Colic and Other Natural Disasters

Think you've got it all under control, do you? Your newborn has been home for a month and things are settling down nicely; your spouse is handling feeding, diapering and otherwise meeting the needs of this little life that you've created. The baby seems happy and content; all is right with the world. Give it another month, and you may be singing a different tune...or more likely howling right along with your little sweetums.

I'm talking about colic. I know of no other word that will send mothers running to check the expiration date on their birth control. I speak from experience; I have been through it. There ought to be a colic support group, like they have for people who have been through other traumatic events, like wars or going to prison. Mothers could meet at Olive Garden and blearily pound down Sangria as they exchange horror stories of how their sweet little babes have overnight turned into miniature Navy SEAL drill sergeants.

For those of you who are unaware, colic is defined as a general condition of distress, usually gastrointestinal in nature. This translates into an inability for your baby to feel comfortable; she can't sleep, is generally cranky, and often will cry for hours at a time. The "hours at a time" is no exaggeration; when my daughter went through it, she would wail for a good 45 minutes, calm down just enough to get her breath back and then keep going. Opera singers wish they had the resonance, endurance and vocal range of a colicky baby in full flow. Doctors have no idea what exactly causes colic; it seems to be gastrointestinal in nature, but at the same time, they have also linked it to smoking (the parents, not the baby), the time of year your baby was born in, sunspots, alien abduction, and the deficit. The reality is that your guess is as good as theirs. Colic is also a transmissible condition; just dealing with a colicky baby for a few days will give the parents upset stomachs, irritability, discomfort and loss of sleep.

However, I have a theory. Colic typically works its evil magic somewhere in the two to three month old area. Babies, having had no previous experience of the world, no vocabulary except what they make up as they go, are starting from scratch, intellectually speaking. They have no frame of reference. So, they spend the first two months of their lives outside the womb taking it all in, exploring their senses, accumulating and registering data about their environment. Then they compare it to what was going on before, wombwise - the view may not have been great, but food was on tap 24/7, it was warm and comfortable, and you didn't have to deal with all of this pooping. They realize that they're never, ever gonna have it that good again - that's why they're upset.

There is no real remedy for colic. You can find good solid basic advice for how to deal with it in just about any baby book. Typically, they run from changing the type/brand of formula (if you're not breastfeeding); trying out a new bottle - some of them have clever valves that prevent air from being swallowed by your baby. They also recommend using different holds, burping frequently, swaddling, rhythmic motion, "shushing"...any of these may work. Or they may not; there's no way to tell unless you try everything until something works. We ran the gamut of purported colic cures. We tried changing bottles, but my wife doesn't care for vodka, and our tippling didn't seem to be having any affect on our daughter, anyway. Swaddling worked for about 4 days - until Makayla figured out that she could yell just as effectively wrapped up as a baby burrito as she could with her full range of motion. We got a rocker and I broke that sucker going back and forth for hours. I burped her every five swallows of formula. I "shushed" until I darn near hyperventilated.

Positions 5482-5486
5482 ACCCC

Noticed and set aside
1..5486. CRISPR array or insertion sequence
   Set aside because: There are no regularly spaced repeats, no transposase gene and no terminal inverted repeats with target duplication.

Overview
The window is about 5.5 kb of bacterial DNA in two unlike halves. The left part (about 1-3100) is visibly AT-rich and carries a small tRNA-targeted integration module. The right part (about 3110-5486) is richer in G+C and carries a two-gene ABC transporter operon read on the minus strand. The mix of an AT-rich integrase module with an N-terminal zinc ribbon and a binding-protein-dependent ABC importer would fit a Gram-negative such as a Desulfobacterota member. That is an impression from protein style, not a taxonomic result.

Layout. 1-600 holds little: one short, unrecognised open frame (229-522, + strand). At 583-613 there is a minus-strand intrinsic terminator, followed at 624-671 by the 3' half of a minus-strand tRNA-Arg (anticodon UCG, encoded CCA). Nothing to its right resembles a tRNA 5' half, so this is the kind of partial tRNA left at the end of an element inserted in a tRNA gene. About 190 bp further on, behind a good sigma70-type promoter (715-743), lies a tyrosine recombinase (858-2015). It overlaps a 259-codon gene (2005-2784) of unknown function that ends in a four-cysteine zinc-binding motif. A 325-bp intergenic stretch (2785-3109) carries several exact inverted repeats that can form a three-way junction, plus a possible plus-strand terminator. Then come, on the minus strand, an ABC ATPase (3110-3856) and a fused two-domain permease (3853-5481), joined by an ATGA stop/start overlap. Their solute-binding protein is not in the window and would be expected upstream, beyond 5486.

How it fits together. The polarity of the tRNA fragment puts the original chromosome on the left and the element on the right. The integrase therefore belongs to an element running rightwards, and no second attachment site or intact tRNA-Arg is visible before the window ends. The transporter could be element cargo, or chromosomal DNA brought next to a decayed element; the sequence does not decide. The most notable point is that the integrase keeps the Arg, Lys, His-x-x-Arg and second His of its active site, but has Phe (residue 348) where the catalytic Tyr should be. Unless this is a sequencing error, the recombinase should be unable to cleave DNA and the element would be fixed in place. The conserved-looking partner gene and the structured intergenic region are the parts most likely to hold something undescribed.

We were three weeks into this assault on our sanity. It was 1:30 A.M. and no one was asleep. My wife was at the end of her rope, Makayla was going at it like there was no tomorrow. Selena kicked me into consciousness (it was a work night) and told me to do something - or else. She had strapped Makayla into her car seat and put her on the dryer - the baby books said this sometimes worked as the sound lulled babies to sleep, but all that happened was she increased her volume to compensate; now she was hot and cranky, with tears rolling down her face, overtired and too uncomfortable to do anything about it.

There was only one thing left to try. Selena put on a pair of slippers and a robe and so did I. Makayla was still strapped in. We got a bottle, just in case, and bundled our wailing sweetheart into the car for a latenight drive.

There was no one up and out except us. As we drove around the neighborhood, Makayla calmed down; her eyes closed and she started to drift off. My wife had calmed down and was starting to destress while we tooled down the quiet streets. All was right with the world, and despite the events of the evening, we began to realize that colic wouldn't last forever, that we could do this parenting thing. We talked about this and that, softly, as our child slept in the back. After a while, we headed home.

As we pulled into the driveway, I made a monumental error. I put the car in park, gave a loving glance at my little baby, snuggled up next to my wife and said, "Want a boy next time?"

I still have the scars....

author: Joseph Buckmaster

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